By Jodi Rawson
Medusa was a Gorgon—a monster with snakes for hair— but there is debate about what her face looked like. Some think she was hideous. Others claim that her beauty was used to draw people into her gaze. Her fame stems from her superpower: eye contact with Medusa would turn you to stone.
Today, on the streets, there are people turned to stone. They are looking down at mini internet devices, unaware of surroundings, addicted to the modern Medusa. By “turned to stone,” I mean that a person no longer appears to be vibrant and growing. They have been halted into sedentary living, unaware of the present, appearing depressed.
In a study conducted by Andrew Lepp and his colleagues upon college students, “ heavy users of the internet had lower levels of cardio-respiratory fitness and were more inclined toward sedentary behavior”… they were turned to stone.
The majority of people affected by IAD (internet addiction) are males in their teens, twenties and thirties. Usually addicts are mindlessly surfing the internet for entertainment rather than utilizing the information stream.
With its range of distractions from compulsive spending and gambling, extensive research on celebrity gossip and negative political news, the ability to collect “likes” and look at “eye candy” including porn, the internet has it all. It is normal for people to cradle their devices while walking down the street or driving in their car (distractions are the leading cause of car accidents.)
A 2012 article in Current Psychiatry Reviews notes that Internet Addiction “ruins lives by causing neurological complications, psychological disturbances, and social problems.”
Recently, 1,041 teenage students in China were evaluated for the effects of pathological or uncontrolled internet usage. None of the students had any mental health problems at the beginning of the study, but after nine months, 87 of the students were diagnosed with depression and eight had significant anxiety. As a result of this study, researchers hypothesize that people addicted to the internet are “2.5 times more likely to develop depression than teens who are not addicted to the internet.” In China there are rehabilitation camps designed to wean addicts from the internet. According to a 2012 report in China Daily, there are 1,500 counselors licensed to treat internet addiction.
According to the internet blog Gawker in the article “How the Internet Causes Depression,” it is often a vicious cycle of people looking to the internet in their depression, and given more fuel for their depression as a result. “Social media presents us with the kind of collective-action problem you see in authoritarian systems, and the powerlessness, the small narcissism of being alone and being right, are all classic manifestations of depression.” Social media accounts for more than 70 percent of internet usage.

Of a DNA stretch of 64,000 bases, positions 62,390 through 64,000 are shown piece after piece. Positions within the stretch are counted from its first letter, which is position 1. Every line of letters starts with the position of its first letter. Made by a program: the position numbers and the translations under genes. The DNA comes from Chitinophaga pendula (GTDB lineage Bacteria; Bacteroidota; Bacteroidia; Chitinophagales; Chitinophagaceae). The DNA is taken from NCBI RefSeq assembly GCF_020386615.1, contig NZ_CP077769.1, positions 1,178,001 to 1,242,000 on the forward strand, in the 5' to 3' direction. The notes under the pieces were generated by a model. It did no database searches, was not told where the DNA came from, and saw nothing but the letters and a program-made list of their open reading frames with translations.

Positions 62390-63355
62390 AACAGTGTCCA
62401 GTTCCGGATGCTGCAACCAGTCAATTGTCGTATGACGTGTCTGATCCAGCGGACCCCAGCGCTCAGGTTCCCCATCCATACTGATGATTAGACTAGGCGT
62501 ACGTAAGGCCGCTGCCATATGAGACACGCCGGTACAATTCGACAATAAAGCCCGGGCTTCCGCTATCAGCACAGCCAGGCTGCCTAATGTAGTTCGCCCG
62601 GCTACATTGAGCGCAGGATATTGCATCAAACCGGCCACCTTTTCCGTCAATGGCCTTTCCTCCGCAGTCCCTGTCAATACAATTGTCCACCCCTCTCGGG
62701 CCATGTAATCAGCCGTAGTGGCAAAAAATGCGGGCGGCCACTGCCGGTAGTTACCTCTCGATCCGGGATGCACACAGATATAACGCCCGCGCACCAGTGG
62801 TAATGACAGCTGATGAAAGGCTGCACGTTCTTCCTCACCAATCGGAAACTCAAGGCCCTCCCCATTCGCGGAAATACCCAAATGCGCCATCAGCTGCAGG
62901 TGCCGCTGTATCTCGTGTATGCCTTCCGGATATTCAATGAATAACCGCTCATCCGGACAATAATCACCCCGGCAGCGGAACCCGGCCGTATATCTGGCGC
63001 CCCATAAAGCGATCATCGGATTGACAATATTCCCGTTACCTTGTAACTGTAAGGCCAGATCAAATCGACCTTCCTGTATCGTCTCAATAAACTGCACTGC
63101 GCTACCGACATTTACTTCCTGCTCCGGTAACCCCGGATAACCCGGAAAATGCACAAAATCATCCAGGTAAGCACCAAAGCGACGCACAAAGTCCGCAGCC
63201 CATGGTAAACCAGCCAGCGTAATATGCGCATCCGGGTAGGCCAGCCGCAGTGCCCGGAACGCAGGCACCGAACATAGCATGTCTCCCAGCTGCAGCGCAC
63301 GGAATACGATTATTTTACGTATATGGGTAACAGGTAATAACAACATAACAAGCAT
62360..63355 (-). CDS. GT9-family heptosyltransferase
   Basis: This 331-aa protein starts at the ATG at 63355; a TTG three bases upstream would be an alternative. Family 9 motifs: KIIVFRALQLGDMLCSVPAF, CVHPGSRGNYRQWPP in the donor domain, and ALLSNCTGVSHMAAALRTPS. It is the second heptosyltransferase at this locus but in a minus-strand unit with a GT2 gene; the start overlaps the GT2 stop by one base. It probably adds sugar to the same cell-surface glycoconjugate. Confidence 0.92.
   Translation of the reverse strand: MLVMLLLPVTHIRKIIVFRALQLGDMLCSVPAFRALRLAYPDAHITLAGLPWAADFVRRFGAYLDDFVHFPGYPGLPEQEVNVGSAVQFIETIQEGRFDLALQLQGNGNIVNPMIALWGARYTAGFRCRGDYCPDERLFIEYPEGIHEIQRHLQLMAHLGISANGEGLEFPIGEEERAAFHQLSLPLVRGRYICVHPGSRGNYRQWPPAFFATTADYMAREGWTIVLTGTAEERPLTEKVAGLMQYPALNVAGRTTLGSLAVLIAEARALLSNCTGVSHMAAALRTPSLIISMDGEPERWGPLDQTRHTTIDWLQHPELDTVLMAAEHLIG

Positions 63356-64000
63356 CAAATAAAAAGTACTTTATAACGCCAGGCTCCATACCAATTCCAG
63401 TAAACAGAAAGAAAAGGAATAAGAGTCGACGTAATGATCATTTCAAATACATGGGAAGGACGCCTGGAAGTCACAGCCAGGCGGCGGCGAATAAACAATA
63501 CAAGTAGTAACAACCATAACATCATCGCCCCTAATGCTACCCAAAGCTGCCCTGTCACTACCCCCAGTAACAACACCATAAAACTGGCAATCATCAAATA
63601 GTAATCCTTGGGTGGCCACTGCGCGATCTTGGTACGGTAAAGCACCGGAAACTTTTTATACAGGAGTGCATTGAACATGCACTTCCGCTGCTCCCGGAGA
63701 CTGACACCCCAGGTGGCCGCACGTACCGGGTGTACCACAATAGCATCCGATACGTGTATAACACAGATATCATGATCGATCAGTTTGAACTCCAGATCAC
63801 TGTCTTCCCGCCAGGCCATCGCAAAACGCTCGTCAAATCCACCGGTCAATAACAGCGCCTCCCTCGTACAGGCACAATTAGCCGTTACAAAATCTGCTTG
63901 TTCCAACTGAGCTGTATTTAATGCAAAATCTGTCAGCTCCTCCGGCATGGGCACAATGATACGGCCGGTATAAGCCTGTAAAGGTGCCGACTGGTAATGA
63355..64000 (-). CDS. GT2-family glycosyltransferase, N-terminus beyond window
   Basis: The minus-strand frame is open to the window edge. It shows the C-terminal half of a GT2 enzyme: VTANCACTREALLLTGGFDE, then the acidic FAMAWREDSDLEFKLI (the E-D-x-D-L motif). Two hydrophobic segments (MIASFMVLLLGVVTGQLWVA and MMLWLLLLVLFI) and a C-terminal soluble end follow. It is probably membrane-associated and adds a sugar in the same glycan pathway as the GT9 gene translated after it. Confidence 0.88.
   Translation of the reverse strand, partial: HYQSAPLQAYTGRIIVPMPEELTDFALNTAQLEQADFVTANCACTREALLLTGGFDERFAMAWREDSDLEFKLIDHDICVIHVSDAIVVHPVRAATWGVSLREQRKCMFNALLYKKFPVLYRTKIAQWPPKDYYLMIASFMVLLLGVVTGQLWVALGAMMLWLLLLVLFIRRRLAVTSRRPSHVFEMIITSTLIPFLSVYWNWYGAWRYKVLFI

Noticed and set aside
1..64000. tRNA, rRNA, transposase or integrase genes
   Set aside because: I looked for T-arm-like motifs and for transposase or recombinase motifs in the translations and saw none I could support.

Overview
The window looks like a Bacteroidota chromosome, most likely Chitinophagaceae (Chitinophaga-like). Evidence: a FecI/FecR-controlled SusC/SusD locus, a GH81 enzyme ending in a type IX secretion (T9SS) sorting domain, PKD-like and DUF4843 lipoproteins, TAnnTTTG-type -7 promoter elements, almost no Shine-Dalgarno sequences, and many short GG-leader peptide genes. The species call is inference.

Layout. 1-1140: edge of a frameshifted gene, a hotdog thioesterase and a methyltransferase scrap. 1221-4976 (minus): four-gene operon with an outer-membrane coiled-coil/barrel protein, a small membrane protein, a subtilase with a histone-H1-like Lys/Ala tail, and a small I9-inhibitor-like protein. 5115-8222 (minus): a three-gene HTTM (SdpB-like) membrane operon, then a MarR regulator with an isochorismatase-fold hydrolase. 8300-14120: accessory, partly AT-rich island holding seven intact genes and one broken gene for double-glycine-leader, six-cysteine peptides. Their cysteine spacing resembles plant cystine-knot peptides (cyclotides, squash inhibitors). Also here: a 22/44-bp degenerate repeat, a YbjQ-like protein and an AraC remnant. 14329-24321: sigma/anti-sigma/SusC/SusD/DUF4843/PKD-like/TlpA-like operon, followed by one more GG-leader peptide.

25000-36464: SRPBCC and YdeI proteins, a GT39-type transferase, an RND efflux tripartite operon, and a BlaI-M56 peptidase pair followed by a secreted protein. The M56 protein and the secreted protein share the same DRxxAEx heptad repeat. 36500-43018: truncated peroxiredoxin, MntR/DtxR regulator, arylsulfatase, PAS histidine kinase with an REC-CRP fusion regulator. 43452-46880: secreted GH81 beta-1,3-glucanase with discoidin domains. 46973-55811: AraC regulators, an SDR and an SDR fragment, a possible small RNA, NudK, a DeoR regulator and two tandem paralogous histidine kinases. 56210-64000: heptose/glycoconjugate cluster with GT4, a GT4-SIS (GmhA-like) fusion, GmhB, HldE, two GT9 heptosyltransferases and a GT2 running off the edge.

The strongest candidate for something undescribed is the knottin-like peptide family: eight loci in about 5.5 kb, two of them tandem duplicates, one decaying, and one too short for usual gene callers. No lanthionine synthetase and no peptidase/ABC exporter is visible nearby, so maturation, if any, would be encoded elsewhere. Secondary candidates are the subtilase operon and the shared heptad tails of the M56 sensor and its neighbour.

I tried Facebook for a couple years, but I disabled my account a year ago. I was using Facebook to be encouraging to “friends” and to share inspiration. With my limited internet usage it was no addiction, but it still made me feel depressed. My last day on Facebook was at the library for just 15 minutes, and it altered my good day to a crappy day, but I couldn’t explain why.
Later, I learned the origins of Facebook. As a Harvard undergraduate in 2003, Mark Zuckerberg was rejected and frustrated by a girl, and wrote “Jessica A—- is a bitch. I need to think of something to take my mind off of her,” on his blog. Hours later he hacked into the Harvard’s online directory and posted pictures of classmates next to pictures of farm animals on his new site called “Facemash.” Students could rate which picture was better looking. Not very much has changed since Facebook’s frat boy origins, and maybe that is why, despite my limited use and vows to be positive, I eventually felt slimy for participating.
People tell me that I may have to surrender and have the internet in my house some day, that I may need a gadget with internet capabilities, but I know the power of the internet. I feel that inviting the internet into my life/home would be like inviting Medusa to be my roommate, and I would be paralyzed into a sedentary life as a result. I don’t have a TV either.
I actually love the internet, similar to how I loved morphine when I had surgery: Some things are better in limited doses. The internet is my tool about three hours a week, and most of this is at our awesome local library. I can search the fast connection for free (without having to fret about any computer issues), print information and images (or paste them onto my thumb drive) and check and write e-mails in under the allotted 90 minutes per day. After that, I can get busy living.
Some people need to do a lot more research than me. Some people can be on social media for hours each day and still focus on the posts that bring them joy. Other people are on the internet for their work. Obviously the internet doesn’t operate just like Medusa. The modern Medusa is not as instantaneous or predictable to all of its victims. Everyone has to evaluate their own internet usage.
With each click, we need to ask ourselves “Am I growing?” If the answer is “no,” then Medusa may pop out, like a cookie virus, disabling us into stone.